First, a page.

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Research published today by Women in Public Affairs (WiPA) and Opinium Research reveals that the Public Affairs industry isn’t working for many women. WiPA is calling on the industry to do more. Download the Report.

1 in 4 (27%) women in the sector say they have experienced sexual harassment at work. The results found that nearly 1 in 3 women (30%) rated the industry as poor at protecting and helping women deal with sexual harassment, with only 4% rating the industry as good. This is unacceptable and needs to be tackled.

There is a myriad of areas the industry needs to make significant improvements on to promote an inclusive culture and help women succeed at work. Nearly two-thirds (60%) of women feel their company is not transparent about progression and pay, and nearly half (44%) believe their pay differs from their male counterparts in their company.

Results also show that over half of women (56%) feel uncomfortable asking about a company’s maternity policy in an interview. Furthermore, while 4 out of 5 women (80%) said they were allowed to work from home, a third (36%) of those only feel comfortable doing so in ‘exceptional circumstances’.

In response to the findings, WiPA is today launching a campaign to raise industry standards. The campaign will include roundtables with senior leaders to discuss the results and create deliverable actions. WiPA will also be adapting their offer to ensure events, training and resources are best tailored to members to support the progression of women in the industry.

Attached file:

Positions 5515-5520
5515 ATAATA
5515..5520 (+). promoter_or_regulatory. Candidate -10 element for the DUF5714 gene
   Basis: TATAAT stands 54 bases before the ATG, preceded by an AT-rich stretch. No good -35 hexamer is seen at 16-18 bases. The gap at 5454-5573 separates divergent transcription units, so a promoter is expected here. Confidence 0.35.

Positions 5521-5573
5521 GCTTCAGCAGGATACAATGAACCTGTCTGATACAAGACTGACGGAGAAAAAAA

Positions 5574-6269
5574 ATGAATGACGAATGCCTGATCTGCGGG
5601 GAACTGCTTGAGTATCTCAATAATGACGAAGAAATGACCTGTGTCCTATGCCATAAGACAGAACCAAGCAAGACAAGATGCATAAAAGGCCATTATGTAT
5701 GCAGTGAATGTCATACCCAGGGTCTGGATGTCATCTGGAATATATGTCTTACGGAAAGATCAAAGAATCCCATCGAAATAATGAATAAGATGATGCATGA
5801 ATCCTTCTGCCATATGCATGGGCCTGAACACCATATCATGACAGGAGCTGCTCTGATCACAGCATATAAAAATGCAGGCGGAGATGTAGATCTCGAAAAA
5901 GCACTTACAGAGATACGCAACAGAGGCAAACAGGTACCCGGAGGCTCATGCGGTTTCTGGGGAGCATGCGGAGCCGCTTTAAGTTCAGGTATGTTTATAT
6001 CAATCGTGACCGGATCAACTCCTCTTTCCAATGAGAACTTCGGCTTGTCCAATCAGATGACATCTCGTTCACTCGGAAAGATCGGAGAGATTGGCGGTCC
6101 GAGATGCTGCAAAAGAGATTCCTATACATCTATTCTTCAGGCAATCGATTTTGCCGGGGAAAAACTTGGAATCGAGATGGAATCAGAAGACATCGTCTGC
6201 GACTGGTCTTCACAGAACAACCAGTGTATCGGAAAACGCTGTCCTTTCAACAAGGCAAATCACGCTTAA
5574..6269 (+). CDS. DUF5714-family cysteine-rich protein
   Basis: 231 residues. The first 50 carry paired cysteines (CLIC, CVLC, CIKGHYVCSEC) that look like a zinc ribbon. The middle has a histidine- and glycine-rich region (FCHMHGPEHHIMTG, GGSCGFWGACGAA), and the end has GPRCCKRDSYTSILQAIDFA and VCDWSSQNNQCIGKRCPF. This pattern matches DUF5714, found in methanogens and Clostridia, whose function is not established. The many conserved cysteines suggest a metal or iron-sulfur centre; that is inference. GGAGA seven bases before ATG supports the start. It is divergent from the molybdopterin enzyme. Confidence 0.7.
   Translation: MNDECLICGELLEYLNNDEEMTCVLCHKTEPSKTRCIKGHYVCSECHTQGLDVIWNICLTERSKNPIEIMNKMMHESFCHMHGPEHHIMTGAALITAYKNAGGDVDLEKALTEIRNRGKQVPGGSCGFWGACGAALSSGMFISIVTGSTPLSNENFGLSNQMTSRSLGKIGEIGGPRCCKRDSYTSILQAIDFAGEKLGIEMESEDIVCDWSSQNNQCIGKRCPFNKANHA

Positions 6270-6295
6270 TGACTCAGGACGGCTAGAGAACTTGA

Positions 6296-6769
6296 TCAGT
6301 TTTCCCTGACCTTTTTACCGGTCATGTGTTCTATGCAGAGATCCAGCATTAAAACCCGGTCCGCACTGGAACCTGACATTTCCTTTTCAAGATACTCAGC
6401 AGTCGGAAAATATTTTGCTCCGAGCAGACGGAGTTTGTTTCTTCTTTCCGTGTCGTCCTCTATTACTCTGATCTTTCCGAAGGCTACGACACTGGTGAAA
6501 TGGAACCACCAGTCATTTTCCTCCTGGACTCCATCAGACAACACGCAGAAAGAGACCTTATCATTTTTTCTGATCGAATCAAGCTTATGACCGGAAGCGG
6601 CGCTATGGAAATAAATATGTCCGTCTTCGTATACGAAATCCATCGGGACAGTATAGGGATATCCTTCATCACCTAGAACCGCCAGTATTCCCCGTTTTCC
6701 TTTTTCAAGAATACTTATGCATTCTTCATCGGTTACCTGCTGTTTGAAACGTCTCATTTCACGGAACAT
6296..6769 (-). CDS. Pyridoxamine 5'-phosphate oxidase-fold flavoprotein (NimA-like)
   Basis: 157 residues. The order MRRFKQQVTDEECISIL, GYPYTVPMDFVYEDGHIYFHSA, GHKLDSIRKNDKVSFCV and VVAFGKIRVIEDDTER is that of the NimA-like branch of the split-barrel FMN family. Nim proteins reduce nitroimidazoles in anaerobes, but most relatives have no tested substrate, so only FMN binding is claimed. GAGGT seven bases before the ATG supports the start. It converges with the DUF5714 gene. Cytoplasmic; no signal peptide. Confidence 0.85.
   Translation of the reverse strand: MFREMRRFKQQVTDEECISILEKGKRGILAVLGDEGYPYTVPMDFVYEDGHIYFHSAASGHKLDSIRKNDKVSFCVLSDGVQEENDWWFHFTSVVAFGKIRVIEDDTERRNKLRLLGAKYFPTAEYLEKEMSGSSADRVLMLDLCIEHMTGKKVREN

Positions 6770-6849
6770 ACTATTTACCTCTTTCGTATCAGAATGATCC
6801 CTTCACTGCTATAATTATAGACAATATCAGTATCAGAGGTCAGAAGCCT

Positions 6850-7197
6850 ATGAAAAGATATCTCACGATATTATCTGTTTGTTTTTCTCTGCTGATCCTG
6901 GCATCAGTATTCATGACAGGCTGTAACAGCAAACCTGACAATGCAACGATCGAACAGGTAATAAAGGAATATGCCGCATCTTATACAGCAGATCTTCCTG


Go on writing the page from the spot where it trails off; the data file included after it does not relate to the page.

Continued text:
WiPA Chair, Laura Sainsbury said: “This research should be shocking but sadly it isn’t. Our research has shown not only that the industry must do more to modernise and support women to reach the top – from advertising salary bands to normalising modern working trends such as flexible working – but it also needs to address other diversity issues such as race or socio-economic background.  This is an urgent wake up call for our industry and we look forward to working with partners on our campaign to improve industry standards and will be announcing a series of roundtables over the next few months.”

Chair of the APPG on Women and Work, Gillian Keegan MP said: “Sadly the themes in this research are not just found in the Public Affairs industry, the Women and Work APPG has found that women in numerous workplaces need modern policies and practices to help them reach the top. However, it is crucial that an industry like Public Affairs which plays a role in forming legislation has diversity at every level.” 

Opinium Chief Executive, James Endersby said: “While the Public Affairs industry ticks the boxes for women being offered more flexible working options and being interviewed by more gender-balanced panels, there is still a long way to go. With half of women in PA believing the industry is only average at supporting women's progress, Public Affairs has an opportunity to address these issues, starting with better training and more transparency on pay, progression and maternity leave. The male cohort within Public Affairs can help - by supporting the 1 in 2 women who experience discrimination in the industry, and confronting sexual harassers, as still a quarter (27%) of women in PA admit to having experienced sexual harassment in the industry”

The survey received 263 responses from women working in the industry between 8th August and 27th September 2019 and the breakdown revealed a lack of diversity with 83% of respondents identified as White and 23% from a minority group.

The socio-economics also revealed that most women in the industry are based in London (78%) and that over half (55%) went to a comprehensive school, with 24% attending private school. Furthermore, 99% have an undergraduate degree, with 43% having higher than an undergraduate.

When asked about barriers in the industry and what needed to change, many women described a “laddish” culture or a persisting “old boy’s network”. One respondent said “it's still a very 'macho' industry, which seems to require out of hours networking and ego”. There were also calls for “more profile to female leaders as role models” and “women to be taken as seriously as men” as well as changes to ways of working.